In last week’s post, I touched on the point that Business Process Improvement (BPI) is best measured in terms of its contribution to an organization’s net income. That sounds easy, right? Well, think again.
As is the case with nearly all metrics, if the BPI program metric is ill-defined, it can drive dysfunctional behaviors and lead to a host of other maladies, to include a complete failure of the BPI program itself. In cases where the program fails, an initiative that would have otherwise been a huge asset to the organization has now become an additional cost and a liability.
One company with which I previously worked (which shall remain nameless) struggled tremendously with grasping the appropriate way to measure the effects of their business process improvement program. Instead of tracking, measuring, and rewarding improvements to the system that would position the company to operate more efficiently and generate consistently higher annual net income, the company leadership insisted on assessing BPI projects based upon how much additional net income an improvement or set of improvements generated within the fiscal year in which the project was completed and improvements were implemented. Here are some of the very MAJOR problems with that approach:
1. BPI is to net income as acceleration is to distance and net income per year is analogous to miles per hour (MPH). As such, the best measure of the value of a BPI project is how much a given project, once complete, will increase net income on a periodic basis going forward–NOT how much additional net income the company received by virtue of the project THIS period. The distinction is subtle enough to be overlooked, yet profound enough to have life-or-death implications for the BPI program itself.
Let’s say I have a car I am driving at its maximum speed of 100 MPH and I want it to go faster. If a mechanic tells me she can make improvements to my engine that would enable me to accelerate up to and maintain a cruising speed of 120 MPH, I should probably accept the offer. At a minimum, however, I should consider the offer to be one to increase my process (car) capability by 20 MPH and not simply an offer to get me 20 miles further down the road during this hour.
2. Reluctance to commit to longer-term, bigger-hitting projects. Let’s say the mechanic in the above example tells me that it will only take 30 minutes to make the adjustments to my engine that will get me the additional 20 MPH. Another procedure, however, that takes two hours to implement would increase my speed by 100 MPH. A faulty BPI metric will erroneously lead to the selection of the lesser project every time, regardless of the magnitude of the capability improvement associated with the larger project, since the larger project cannot even be completed within the hour. At least the smaller project will yield 10 additional miles this hour since it only takes half the hour to complete, right?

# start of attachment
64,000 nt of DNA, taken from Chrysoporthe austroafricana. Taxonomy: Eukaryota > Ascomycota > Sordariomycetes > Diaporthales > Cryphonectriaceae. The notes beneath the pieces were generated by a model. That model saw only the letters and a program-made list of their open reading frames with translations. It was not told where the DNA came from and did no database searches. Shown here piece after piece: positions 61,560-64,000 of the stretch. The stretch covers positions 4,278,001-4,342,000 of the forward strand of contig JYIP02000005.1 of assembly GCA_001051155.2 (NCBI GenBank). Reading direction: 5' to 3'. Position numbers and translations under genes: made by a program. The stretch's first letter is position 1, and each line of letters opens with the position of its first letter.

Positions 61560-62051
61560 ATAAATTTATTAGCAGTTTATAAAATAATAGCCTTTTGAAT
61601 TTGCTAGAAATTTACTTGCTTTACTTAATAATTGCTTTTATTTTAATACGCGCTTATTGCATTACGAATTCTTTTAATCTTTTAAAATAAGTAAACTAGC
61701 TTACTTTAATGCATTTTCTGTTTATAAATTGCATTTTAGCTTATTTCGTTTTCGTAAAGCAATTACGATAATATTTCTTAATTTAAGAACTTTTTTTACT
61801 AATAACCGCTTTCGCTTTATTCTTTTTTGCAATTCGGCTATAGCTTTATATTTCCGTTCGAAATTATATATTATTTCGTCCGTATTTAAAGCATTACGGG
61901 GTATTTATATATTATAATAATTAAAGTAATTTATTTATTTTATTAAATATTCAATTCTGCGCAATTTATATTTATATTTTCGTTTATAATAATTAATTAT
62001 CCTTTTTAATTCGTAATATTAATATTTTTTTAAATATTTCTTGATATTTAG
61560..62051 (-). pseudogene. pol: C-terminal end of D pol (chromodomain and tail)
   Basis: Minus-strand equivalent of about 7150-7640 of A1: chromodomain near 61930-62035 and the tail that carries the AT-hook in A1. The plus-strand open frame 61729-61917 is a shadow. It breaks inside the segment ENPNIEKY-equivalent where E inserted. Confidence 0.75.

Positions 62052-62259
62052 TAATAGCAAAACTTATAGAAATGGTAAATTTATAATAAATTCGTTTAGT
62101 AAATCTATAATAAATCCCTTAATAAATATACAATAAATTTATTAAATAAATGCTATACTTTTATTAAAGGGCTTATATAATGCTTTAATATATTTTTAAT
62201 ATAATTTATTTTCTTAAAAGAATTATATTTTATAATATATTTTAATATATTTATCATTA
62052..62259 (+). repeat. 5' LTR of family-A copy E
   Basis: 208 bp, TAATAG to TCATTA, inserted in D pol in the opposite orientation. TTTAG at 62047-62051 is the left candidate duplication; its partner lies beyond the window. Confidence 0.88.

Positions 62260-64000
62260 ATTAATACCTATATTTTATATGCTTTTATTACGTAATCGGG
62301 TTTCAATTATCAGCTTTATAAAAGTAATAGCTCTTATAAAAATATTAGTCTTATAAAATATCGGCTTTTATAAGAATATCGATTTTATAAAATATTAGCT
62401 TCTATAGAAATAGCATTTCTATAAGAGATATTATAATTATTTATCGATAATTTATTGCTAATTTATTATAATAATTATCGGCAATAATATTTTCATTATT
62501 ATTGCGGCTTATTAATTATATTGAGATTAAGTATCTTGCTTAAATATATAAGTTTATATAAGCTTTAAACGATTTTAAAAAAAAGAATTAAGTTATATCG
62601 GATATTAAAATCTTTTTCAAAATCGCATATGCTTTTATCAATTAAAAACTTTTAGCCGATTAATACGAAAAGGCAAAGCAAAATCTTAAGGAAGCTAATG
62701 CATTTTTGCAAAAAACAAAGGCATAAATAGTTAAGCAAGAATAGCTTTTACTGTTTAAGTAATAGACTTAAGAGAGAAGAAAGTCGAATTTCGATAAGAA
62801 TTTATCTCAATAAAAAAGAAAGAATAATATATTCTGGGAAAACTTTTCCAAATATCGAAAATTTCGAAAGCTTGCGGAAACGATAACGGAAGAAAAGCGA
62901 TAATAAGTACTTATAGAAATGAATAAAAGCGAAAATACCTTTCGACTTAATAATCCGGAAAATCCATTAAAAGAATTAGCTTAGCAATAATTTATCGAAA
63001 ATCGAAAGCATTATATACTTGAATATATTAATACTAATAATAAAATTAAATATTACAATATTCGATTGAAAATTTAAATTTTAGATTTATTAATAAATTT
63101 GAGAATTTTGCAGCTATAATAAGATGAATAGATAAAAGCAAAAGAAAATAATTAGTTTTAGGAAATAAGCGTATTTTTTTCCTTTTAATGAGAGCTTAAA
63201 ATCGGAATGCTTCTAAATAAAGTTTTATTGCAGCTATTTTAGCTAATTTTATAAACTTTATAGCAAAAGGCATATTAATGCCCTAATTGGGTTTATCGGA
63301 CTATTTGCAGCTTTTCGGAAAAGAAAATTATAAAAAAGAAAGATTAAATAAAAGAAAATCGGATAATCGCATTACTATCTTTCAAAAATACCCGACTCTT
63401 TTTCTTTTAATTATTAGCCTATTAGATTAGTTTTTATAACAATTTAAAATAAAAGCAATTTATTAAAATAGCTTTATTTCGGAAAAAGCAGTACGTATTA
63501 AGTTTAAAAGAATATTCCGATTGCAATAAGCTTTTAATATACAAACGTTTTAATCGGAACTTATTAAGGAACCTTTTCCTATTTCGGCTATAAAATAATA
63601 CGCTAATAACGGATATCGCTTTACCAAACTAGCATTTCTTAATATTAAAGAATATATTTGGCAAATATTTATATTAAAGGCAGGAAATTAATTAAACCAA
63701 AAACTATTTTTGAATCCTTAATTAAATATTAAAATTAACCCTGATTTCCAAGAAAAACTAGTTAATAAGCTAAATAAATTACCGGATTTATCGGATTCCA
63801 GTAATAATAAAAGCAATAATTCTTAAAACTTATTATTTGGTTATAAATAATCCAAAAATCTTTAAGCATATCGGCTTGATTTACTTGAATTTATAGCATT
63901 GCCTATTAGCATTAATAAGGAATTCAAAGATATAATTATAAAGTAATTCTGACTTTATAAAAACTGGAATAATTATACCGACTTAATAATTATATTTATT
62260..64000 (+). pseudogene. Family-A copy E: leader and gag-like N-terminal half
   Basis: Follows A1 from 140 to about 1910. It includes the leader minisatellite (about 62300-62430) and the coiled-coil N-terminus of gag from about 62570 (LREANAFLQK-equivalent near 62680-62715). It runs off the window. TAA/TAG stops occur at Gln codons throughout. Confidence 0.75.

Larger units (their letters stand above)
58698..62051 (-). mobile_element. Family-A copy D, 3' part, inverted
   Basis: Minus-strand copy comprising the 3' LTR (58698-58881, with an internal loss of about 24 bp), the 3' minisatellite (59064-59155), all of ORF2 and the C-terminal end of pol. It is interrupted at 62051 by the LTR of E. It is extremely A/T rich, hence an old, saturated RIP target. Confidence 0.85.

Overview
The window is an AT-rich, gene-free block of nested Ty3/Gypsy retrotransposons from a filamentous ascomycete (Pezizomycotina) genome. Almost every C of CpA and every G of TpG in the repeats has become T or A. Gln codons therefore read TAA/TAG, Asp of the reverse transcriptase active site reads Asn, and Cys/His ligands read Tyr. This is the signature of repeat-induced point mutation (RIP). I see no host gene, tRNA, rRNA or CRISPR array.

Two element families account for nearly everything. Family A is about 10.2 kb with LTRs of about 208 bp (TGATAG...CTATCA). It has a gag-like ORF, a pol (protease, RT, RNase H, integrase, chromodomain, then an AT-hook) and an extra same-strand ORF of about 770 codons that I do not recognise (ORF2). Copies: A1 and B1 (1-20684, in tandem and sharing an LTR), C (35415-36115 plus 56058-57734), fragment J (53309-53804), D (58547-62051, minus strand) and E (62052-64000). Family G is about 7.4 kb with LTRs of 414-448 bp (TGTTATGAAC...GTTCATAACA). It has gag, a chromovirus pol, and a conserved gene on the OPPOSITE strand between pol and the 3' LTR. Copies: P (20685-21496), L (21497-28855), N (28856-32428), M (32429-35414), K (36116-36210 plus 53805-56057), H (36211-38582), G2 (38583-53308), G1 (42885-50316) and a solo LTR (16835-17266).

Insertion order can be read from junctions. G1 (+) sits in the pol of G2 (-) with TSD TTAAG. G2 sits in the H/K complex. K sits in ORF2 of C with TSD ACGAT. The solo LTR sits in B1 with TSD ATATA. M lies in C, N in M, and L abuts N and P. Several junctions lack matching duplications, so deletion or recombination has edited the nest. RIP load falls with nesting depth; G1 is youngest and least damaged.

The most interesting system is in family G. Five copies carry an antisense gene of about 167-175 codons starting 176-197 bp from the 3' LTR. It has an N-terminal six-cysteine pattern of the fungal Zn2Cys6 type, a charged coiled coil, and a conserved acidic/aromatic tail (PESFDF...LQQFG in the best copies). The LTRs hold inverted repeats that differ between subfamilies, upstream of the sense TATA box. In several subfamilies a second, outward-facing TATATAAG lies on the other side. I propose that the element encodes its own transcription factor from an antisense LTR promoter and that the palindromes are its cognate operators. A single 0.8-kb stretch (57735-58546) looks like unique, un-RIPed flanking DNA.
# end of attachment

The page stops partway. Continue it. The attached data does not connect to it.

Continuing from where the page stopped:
3. Tendencies to delay projects in an attempt sync them with the fiscal calendar. What happens when we structure performance management around the faulty BPI metric? Let’s say, in our mechanic analogy, we dole out bonuses at the end of each hour to the mechanics who got us the most distance during the most recent hour and terminate the mechanics that did not get us any farther down the road for two consecutive hours. First off, we are going to terminate the mechanic with the two-hour project that would actually have improved our capability the most. Secondly, since the mechanic leading the 30-minute project knows she will only get 10 miles of credit for the project if she begins the project at the start of the first hour and takes half the hour to close it, she will most likely delay closing the project until the start of the second hour so as to receive the full 20 miles credit for the project at the end of the second hour. By letting the flawed metric drive our performance management, we have not only cost ourselves the opportunity to improve our capability so as to get 100 more miles out of every hour after two hours of project work, but we have also cost ourselves 10 additional miles that we could have gained in the first hour that were deferred to the second hour.
4. Inaccurate (and costly) project prioritization. Since resources are often scarce, there is an inherent requirement in any business to prioritize them. When it comes to business process improvement, business leaders ultimately want to commit resources to the projects that will benefit the business the most. It is fairly obvious, in the mechanic example, that the two-hour project will ultimately benefit the business the most in the long run. Based upon the flawed metric, however, the half-hour project appears to be the most beneficial to the business and would receive a higher priority accordingly.
The issues above are just a handful of some of the difficulties that can result from ill-defined BPI program metrics. If you are a business leader do not let ill-defined BPI metrics obstruct your view of the end goal and make sure that your BPI metrics are well-defined from the start. If you have gotten lost in my mechanic analogy, please go back through my examples above and substitute “business” for “car”, “business process” for “engine”, “year” for “hour”, and $10k for each mile that is mentioned and the business context should become crystal clear.